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Video: Peter Sagan pulls a wheelie - and lands on his backside

Uncharacteristic riding skills by Tinkoff-Saxo star - but he outsprints Chris Froome to win Aalst criterium

Peter Sagan came back down to earth with a bump after clinching the points jersey at the Tour de France for a fourth year in a row – the Tinkoff-Saxo rider uncharacteristically landing on his backside after pulling a wheelie at a post-Tour criterium in Belgium.

The Slovak rider may not have won a stage in the Tour, but he outsprinted yellow jersey winner Chris Froome of Team Sky (yes, you read that correctly) to win yesterday evening’s criterium in Aalst, the 80th edition of the event.

One of the best bike handlers in the peloton, Sagan’s attempt at a wheelie for once went wrong, as this video shows.

The criterium circuit following the Tour sees some the stars of cycling’s biggest race mix it with top local riders amid what is typically a festive atmosphere.

The races of course are pre-scripted – Sagan getting away in a two-man break to contest the sprint is one thing, but Froome getting away from an eight-man group that also contained Etixx-Quick Step’s Iljo Keisse and LottoNL-Jumbo’s Sep Vanmarcke quite another – so the victor’s post-race comments have a certain tongue-in-cheek element to them.

“I’ve finally got my win,” said Sagan, reports Het Nieuwsblad, which also has a photo gallery of yesterday’s race.

“Maybe for me the Tour de France ended one day too early? I hope the ice has been broken and that this win is the start of a run,” he added.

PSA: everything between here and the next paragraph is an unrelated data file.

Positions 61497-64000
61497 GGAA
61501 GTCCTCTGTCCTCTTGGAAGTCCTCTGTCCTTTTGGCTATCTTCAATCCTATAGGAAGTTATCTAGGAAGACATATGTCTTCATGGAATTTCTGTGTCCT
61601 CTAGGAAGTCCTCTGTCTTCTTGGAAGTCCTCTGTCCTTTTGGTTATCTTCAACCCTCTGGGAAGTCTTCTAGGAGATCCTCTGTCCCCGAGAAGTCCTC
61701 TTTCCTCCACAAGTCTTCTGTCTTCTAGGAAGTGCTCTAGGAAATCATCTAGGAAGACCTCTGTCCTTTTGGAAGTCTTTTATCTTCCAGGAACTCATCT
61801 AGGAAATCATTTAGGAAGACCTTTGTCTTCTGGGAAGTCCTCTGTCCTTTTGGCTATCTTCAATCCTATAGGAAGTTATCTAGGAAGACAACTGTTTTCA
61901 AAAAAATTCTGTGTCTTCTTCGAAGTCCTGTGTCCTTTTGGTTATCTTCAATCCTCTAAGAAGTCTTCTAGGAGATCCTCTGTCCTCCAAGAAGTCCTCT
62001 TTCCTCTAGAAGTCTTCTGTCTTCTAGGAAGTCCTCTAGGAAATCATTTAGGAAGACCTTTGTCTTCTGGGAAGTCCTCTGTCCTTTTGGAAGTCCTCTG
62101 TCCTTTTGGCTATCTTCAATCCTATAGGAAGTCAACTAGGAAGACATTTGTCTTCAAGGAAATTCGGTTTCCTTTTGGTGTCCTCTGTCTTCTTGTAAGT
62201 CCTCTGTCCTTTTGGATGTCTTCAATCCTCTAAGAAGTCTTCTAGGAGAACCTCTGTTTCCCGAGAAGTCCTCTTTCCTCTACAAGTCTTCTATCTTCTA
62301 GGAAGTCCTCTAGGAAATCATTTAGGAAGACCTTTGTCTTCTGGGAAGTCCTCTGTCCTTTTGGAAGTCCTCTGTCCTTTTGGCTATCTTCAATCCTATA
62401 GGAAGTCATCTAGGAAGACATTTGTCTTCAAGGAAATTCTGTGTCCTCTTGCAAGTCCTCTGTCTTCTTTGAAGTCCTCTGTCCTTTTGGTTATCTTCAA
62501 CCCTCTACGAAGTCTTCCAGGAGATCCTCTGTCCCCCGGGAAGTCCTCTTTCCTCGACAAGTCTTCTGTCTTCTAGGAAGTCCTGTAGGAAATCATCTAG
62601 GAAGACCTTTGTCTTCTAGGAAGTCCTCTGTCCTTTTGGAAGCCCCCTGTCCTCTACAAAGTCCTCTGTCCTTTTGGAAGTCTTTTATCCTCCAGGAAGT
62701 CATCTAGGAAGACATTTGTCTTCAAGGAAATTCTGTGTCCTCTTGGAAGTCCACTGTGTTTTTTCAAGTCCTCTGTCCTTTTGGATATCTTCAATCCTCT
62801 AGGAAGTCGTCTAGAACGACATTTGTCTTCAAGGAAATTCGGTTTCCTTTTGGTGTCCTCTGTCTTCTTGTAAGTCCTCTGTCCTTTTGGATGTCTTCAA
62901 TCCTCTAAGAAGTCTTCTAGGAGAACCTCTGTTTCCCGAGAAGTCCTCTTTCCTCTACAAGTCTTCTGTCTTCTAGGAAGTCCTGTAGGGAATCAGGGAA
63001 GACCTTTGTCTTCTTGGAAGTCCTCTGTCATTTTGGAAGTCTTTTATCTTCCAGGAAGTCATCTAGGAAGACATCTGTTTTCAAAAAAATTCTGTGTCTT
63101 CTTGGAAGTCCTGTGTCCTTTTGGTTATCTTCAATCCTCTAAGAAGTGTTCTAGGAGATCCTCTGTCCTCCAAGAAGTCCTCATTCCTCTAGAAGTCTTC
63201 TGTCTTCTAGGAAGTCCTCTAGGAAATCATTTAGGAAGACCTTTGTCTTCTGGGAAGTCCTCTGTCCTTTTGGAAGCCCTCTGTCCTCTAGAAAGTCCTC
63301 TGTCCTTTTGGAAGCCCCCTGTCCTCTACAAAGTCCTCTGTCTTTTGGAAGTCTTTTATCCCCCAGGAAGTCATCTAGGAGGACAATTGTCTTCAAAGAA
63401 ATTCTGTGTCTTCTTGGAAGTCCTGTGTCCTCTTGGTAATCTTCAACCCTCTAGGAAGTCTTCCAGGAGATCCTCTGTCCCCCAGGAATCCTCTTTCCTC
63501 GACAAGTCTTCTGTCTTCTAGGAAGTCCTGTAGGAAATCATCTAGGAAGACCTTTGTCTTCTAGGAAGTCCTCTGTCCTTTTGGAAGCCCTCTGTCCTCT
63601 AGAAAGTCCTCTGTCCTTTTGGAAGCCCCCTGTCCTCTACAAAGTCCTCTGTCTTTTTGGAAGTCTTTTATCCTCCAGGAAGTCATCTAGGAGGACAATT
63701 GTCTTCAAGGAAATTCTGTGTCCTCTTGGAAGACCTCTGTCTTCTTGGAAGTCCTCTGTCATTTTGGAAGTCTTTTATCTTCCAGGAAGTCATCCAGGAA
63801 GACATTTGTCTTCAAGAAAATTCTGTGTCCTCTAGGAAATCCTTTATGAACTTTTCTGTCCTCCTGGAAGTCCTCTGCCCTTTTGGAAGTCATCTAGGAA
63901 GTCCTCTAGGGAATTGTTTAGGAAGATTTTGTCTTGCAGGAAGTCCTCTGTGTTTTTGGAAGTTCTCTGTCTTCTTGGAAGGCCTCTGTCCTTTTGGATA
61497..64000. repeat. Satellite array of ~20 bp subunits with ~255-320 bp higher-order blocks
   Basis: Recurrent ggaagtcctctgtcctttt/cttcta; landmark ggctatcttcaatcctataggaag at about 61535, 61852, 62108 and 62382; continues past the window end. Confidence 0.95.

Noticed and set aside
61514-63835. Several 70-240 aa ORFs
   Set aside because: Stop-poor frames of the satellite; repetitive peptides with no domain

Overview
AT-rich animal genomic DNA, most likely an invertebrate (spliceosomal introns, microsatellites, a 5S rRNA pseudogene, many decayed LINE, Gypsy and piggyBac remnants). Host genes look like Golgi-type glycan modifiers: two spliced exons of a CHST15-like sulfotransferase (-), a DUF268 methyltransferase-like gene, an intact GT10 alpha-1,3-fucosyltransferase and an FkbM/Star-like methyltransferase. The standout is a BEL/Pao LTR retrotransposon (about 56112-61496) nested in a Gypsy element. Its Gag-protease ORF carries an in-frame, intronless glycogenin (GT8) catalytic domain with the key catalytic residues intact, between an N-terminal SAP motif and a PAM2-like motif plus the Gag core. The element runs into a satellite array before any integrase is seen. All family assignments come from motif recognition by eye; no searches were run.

Froome, who had returned home to Monaco on Sunday evening then flew to Belgium yesterday in a private jet with Sky team mate Nico Roche, said: “Finishing second to Peter Sagan is no disgrace,” adding, “It was an incredibly nice party here in Aalst.”

Referring to the atmosphere generated by the crowd, he said: “I feel the fatigue in my legs, but when you see all this here, that gives you wings anyway."

Simon joined as news editor in 2009 and is now the site’s community editor, acting as a link between the team producing the content and our readers. A law and languages graduate, published translator and former retail analyst, he has reported on issues as diverse as cycling-related court cases, anti-doping investigations, the latest developments in the bike industry and the sport’s biggest races. Now back in London full-time after 15 years living in Oxford and Cambridge, he loves cycling along the Thames but misses having his former riding buddy, Elodie the miniature schnauzer, in the basket in front of him.

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